Bartz v. State, CV-0091-TM

Decision Date01 October 1992
Docket NumberCV-0091-TM,C-11681
Citation839 P.2d 217,314 Or. 353
PartiesRussell B. BARTZ, Petitioner on Review, v. STATE of Oregon, Respondent on Review. Homer BRITAIN, Petitioner on Review, v. Manfred MAASS, Superintendent, Oregon State Penitentiary, Respondent on Review. Deschutes County CC 90-; CA A67398; SC S38915, Marion County CC 90-; CA A67827; SC S39107.
CourtOregon Supreme Court

Jay Edwards, Salem, argued the cause and filed the petition for petitioner on review Britain.

Timothy A. Sylwester, Asst. Atty. Gen., Salem, argued the cause for respondents on review.

GRABER, Justice.

These cases 1 present questions concerning the meaning and constitutionality of ORS 138.510(2), a provision of the Post-Conviction Hearing Act (PCHA), ORS 138.510 to 138.680. As amended in 1989, ORS 138.510(2) imposes a 120-day period of limitation on the filing of petitions for post-conviction relief. It also provides an exception:

"(2) A petition pursuant to [the PCHA] must be filed within 120 days of the following, unless the court on hearing a subsequent petition finds grounds for relief asserted which could not reasonably have been raised in the original or amended petition:

"(a) If no appeal is taken, the date the judgment or order on the conviction was entered in the register.

"(b) If an appeal is taken, the date the appeal is final in the Oregon appellate courts."

Each of the petitioners filed a petition for post-conviction relief more than 120 days after his judgment of conviction was entered in the register. Neither petitioner filed an appeal. Petitioners' convictions became final after the 1989 amendment to ORS 138.510(2) took effect. Therefore, the 120-day time limit applies. See Boone v. Wright, 314 Or. 135, 836 P.2d 727 (1992) (1989 amendment to ORS 138.510(2) does not apply to petitions filed by persons whose convictions became final before the effective date of the amendment). In each of these cases, the defendant filed a motion to dismiss the petition as untimely under ORS 138.510(2), and in each case the post-conviction court dismissed the petition.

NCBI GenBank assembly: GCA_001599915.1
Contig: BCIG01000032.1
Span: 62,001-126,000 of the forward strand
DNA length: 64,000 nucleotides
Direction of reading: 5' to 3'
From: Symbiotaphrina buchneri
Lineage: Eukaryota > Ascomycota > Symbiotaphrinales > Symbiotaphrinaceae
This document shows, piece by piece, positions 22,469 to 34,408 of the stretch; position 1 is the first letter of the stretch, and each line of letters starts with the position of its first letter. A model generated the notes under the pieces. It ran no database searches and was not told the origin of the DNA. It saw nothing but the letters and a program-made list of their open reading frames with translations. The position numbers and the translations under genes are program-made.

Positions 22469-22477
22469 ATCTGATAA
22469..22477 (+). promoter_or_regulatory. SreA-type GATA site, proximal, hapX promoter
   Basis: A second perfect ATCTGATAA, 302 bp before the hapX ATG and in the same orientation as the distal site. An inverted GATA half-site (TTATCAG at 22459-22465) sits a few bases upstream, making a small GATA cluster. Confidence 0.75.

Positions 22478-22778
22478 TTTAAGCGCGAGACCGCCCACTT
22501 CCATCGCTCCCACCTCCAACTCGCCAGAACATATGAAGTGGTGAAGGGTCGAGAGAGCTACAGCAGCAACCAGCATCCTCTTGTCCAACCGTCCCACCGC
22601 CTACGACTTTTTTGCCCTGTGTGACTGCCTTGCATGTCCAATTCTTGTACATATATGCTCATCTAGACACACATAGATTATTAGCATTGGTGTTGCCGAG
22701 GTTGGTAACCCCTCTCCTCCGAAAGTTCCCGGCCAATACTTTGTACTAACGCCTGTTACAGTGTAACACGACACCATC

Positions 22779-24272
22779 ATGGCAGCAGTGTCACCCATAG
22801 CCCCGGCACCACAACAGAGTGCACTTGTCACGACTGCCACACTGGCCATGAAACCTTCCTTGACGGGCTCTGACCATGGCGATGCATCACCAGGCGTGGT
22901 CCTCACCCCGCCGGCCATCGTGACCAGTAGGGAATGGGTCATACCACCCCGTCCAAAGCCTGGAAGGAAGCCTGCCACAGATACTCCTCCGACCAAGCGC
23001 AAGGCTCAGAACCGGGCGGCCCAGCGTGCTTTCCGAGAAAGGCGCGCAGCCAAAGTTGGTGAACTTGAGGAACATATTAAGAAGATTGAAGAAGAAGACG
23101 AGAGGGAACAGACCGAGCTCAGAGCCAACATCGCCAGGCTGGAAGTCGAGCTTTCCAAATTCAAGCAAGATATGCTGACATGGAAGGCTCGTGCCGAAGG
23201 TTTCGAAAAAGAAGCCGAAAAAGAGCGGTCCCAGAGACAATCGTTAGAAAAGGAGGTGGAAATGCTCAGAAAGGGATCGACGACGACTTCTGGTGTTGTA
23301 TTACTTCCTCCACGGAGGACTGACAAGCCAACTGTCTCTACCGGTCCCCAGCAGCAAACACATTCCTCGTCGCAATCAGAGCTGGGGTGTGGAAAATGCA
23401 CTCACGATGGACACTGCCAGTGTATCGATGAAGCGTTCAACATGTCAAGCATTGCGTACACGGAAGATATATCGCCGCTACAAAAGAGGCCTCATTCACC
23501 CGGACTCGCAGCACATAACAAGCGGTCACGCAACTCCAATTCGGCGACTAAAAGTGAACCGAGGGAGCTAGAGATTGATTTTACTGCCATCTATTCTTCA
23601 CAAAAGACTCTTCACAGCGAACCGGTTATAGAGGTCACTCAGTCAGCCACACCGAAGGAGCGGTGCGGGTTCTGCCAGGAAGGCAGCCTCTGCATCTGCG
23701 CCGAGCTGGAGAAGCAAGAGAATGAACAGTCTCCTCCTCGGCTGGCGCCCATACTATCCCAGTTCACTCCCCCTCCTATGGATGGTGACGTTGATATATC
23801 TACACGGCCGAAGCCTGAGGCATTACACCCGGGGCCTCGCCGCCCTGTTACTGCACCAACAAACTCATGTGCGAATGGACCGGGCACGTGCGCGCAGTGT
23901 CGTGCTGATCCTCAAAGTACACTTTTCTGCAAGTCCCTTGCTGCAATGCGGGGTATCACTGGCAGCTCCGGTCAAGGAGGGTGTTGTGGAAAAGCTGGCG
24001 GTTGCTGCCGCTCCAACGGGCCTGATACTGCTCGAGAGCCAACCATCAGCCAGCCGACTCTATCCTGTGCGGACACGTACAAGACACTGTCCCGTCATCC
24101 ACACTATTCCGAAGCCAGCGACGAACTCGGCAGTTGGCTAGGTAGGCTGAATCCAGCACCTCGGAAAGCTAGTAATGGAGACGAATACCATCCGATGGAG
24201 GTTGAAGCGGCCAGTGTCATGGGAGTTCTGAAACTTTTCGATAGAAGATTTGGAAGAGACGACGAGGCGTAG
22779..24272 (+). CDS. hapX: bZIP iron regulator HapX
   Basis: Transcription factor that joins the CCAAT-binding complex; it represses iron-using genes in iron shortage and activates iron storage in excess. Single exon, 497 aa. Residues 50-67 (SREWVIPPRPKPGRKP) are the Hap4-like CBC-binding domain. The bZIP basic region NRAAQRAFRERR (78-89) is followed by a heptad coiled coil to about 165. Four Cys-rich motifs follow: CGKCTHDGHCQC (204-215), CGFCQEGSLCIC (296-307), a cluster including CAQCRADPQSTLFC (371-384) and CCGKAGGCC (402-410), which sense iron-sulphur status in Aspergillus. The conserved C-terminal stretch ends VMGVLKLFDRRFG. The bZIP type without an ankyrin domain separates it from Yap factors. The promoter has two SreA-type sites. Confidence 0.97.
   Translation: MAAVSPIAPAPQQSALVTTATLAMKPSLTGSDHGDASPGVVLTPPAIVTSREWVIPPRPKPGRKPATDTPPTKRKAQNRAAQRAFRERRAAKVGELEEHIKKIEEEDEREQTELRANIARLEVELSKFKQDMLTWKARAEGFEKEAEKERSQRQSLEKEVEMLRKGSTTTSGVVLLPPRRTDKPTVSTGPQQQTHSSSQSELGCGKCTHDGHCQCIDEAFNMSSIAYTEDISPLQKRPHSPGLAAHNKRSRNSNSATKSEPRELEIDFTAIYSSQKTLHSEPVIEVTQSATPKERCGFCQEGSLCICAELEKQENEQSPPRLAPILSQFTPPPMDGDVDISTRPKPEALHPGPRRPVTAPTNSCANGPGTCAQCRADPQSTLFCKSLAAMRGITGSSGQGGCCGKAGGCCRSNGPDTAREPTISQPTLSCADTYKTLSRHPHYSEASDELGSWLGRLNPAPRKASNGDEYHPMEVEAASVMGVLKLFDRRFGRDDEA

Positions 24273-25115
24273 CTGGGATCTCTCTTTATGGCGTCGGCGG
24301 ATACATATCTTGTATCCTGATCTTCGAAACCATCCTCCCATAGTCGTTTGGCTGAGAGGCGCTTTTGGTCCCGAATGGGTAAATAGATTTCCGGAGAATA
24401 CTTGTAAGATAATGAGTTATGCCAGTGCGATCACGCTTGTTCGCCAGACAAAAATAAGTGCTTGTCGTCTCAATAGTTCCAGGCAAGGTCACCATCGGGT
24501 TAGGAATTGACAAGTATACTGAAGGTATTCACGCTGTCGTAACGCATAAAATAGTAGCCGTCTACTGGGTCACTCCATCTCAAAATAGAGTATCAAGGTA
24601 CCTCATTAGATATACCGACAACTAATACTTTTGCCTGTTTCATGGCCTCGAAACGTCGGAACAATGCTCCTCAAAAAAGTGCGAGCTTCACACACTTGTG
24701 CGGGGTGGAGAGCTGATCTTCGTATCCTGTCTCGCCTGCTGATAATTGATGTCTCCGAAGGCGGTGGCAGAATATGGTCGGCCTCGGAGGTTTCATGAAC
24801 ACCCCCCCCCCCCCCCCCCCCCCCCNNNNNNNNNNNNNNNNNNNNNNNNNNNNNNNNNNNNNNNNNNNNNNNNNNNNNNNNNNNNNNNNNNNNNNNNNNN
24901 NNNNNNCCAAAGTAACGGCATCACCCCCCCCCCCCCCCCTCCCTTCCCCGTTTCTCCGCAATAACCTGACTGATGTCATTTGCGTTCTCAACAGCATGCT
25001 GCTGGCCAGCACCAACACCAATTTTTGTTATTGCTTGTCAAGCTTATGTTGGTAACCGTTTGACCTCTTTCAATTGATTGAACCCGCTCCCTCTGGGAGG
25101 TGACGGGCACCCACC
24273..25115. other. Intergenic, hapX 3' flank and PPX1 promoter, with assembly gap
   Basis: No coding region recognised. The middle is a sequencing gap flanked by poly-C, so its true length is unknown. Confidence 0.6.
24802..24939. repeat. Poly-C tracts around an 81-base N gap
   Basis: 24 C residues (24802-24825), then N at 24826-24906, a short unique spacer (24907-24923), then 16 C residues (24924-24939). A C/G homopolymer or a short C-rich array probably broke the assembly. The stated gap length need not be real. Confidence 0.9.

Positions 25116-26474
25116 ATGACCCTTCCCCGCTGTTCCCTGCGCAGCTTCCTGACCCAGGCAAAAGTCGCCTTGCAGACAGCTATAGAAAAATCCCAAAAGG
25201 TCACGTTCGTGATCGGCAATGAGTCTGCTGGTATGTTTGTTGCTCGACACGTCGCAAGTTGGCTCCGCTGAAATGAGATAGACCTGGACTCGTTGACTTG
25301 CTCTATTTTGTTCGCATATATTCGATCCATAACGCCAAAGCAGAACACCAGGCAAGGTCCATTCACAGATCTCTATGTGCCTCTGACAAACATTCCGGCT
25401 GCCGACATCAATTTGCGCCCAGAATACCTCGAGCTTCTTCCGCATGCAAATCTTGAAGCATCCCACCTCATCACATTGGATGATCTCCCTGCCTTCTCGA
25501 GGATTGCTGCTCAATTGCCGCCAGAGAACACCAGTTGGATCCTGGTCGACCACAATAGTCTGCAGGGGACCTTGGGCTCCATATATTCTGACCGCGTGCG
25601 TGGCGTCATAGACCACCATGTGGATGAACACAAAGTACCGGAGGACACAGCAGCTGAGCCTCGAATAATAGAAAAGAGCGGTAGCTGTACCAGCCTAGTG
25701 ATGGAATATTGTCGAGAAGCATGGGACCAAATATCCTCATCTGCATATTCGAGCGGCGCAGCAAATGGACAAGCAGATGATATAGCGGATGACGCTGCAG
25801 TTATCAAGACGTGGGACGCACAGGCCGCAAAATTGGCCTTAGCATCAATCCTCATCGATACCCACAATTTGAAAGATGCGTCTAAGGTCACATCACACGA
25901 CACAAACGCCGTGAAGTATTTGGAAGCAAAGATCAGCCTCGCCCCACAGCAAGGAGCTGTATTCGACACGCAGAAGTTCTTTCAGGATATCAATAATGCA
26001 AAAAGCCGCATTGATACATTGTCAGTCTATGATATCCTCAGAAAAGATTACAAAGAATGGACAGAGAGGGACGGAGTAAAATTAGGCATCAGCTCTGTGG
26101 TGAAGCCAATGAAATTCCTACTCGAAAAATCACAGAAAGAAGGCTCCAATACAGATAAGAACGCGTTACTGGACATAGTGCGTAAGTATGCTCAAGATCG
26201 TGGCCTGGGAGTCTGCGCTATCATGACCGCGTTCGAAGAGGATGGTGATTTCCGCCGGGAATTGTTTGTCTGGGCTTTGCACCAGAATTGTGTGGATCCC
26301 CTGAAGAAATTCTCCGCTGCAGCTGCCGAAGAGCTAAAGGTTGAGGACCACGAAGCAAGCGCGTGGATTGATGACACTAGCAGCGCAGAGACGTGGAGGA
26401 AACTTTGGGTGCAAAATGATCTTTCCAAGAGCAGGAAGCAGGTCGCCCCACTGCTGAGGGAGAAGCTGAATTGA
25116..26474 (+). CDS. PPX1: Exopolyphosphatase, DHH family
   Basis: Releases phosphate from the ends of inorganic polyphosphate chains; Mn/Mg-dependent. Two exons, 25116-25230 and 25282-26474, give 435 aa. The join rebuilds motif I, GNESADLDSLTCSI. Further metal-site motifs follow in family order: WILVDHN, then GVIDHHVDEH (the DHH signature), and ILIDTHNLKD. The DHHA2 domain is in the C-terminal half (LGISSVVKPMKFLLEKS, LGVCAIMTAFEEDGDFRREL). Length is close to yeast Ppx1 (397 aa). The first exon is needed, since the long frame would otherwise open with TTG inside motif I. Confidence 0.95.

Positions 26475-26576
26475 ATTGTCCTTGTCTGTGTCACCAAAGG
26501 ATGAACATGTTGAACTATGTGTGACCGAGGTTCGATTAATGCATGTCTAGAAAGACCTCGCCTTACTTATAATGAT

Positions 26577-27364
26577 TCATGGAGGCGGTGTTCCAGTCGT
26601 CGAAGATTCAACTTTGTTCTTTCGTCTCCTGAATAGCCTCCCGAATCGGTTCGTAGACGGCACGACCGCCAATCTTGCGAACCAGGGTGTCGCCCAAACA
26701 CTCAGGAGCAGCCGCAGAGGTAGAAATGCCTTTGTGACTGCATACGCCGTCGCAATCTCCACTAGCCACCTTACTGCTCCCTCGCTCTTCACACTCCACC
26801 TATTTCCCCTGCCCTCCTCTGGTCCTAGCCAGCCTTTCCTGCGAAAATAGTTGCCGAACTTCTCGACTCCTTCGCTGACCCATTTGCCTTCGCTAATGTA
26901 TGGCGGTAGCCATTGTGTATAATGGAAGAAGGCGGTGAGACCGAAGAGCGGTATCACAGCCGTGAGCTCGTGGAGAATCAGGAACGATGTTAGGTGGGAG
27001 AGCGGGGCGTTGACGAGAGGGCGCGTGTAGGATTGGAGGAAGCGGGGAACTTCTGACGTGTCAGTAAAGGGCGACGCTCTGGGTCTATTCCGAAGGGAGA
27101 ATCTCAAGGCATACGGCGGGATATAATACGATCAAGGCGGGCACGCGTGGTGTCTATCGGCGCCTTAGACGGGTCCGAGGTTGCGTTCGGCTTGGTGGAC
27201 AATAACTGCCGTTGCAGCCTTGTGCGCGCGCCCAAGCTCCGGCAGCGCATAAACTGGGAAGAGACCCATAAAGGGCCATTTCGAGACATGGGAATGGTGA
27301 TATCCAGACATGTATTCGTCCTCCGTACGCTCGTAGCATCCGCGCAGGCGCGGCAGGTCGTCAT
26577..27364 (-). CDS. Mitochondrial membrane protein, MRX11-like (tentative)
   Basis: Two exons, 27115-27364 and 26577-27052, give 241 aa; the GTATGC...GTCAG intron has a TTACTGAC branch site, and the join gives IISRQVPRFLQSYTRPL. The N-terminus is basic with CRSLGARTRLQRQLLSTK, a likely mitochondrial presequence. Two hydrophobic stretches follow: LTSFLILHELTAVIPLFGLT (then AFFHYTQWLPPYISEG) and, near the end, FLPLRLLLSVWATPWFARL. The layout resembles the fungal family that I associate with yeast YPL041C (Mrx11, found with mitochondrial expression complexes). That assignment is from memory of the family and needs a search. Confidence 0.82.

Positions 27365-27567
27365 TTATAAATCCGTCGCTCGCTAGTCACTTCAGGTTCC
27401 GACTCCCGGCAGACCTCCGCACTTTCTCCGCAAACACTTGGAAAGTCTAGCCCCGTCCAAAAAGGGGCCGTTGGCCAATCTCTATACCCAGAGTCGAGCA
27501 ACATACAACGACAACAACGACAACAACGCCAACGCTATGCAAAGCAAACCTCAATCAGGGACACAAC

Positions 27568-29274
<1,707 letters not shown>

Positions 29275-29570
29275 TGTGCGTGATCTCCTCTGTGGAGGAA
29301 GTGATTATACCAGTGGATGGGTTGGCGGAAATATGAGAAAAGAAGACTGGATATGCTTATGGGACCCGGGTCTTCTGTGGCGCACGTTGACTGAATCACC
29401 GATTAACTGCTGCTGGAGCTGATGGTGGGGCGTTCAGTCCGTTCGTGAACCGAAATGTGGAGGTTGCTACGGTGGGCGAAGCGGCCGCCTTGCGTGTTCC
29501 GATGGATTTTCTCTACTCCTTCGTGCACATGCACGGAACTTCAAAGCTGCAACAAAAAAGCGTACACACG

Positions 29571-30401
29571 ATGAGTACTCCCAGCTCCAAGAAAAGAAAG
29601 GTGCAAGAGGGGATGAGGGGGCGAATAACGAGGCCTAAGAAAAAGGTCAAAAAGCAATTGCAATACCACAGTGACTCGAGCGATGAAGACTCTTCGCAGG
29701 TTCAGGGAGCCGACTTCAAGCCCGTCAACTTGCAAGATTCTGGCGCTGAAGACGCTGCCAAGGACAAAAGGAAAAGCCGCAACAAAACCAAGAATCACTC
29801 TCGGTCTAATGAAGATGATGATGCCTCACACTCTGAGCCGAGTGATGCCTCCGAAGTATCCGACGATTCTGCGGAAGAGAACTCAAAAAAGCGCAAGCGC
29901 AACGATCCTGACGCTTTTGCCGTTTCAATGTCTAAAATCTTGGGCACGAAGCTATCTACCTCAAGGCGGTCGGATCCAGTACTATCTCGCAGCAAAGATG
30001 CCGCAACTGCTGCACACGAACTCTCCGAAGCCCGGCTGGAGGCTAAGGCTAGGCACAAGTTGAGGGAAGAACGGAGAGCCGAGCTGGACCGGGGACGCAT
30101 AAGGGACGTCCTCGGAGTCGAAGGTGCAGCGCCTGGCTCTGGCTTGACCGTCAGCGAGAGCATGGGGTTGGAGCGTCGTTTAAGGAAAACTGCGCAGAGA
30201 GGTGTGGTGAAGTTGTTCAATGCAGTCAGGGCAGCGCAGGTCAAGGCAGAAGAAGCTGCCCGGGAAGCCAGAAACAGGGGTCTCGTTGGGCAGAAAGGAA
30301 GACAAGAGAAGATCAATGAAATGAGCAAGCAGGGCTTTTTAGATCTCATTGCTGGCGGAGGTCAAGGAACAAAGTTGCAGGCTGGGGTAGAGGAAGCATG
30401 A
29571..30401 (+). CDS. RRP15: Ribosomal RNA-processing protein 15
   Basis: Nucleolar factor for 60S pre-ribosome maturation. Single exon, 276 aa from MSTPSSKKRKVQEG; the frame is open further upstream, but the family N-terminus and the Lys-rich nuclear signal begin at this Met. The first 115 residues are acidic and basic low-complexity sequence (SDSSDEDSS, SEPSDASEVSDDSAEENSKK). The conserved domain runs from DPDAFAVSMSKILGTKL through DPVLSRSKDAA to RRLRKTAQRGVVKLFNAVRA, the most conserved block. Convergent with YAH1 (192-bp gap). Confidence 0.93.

Petitioners appealed. Petitioner Bartz contended that he falls within the exception described in ORS 138.510(2). Alternatively, he contended that the statute is unconstitutional on two grounds: that it suspends the writ of habeas corpus, in violation of Article I, section 23, of the Oregon Constitution, 2 and Article I, section 9, clause 2, of the Constitution of the United States; 3 and that it violates his Fourteenth Amendment right to due process of law. 4 Petitioner Britain argued that ORS 138.510(2) is inconsistent with another provision of the PCHA, ORS 138.530(2). He also challenged the constitutionality of the provision on the ground that it impermissibly suspends the writ of habeas corpus, citing Article I, section 23, of the Oregon Constitution.

The Court of Appeals held that petitioner Bartz was not excused from filing his petition within the 120-day limitation period and that ORS 138.510 is not unconstitutional for the reasons that Bartz advanced. Accordingly, that court affirmed the dismissal of Bartz's petition for post-conviction relief. Bartz v. State of Oregon, 110 Or.App. 614, 825 P.2d 657 (1992). The Court of Appeals also affirmed the dismissal We allowed both post-conviction petitioners' petitions for review to address the important issues raised and now affirm. Petitioner Bartz's claim does not fall within the exception to the 120-day limitation period, and ORS 138.510(2) is consistent with ORS 138.530(2). ORS 138.510(2) neither suspends the writ of habeas corpus nor violates petitioners' federal due process rights.

of petitioner Britain's petition for post-conviction relief. Britain v. Maass, 111 Or.App. 438, 825 P.2d 657 (1992).

THE MEANING OF ORS 138.510(2)

A. The Exception.

Petitioner Bartz pleaded guilty to rape in the third degree, ORS 163.355, and was placed on probation. He did not appeal. Therefore, his conviction became final on the day that the judgment of conviction was entered in the register. One hundred forty-five days later, Bartz filed a petition for post-conviction relief. In it, he asserted that his trial counsel had failed to advise him of a possible statutory defense to the charge and that he did not learn of the defense within 120 days after his conviction became final. Bartz contends that, because his trial counsel failed to advise him of an available statutory defense, he could not reasonably have known of that defense within the 120-day period and that he therefore falls within the exception provided in ORS 138.510(2).

We are called on to interpret this passage in ORS 138.510:

"(2) A petition pursuant to [the PCHA] must be filed within 120 days of the following, unless the court on hearing a subsequent petition finds grounds for relief asserted which could not reasonably have been raised in the original or amended petition [.]" (Emphasis added.)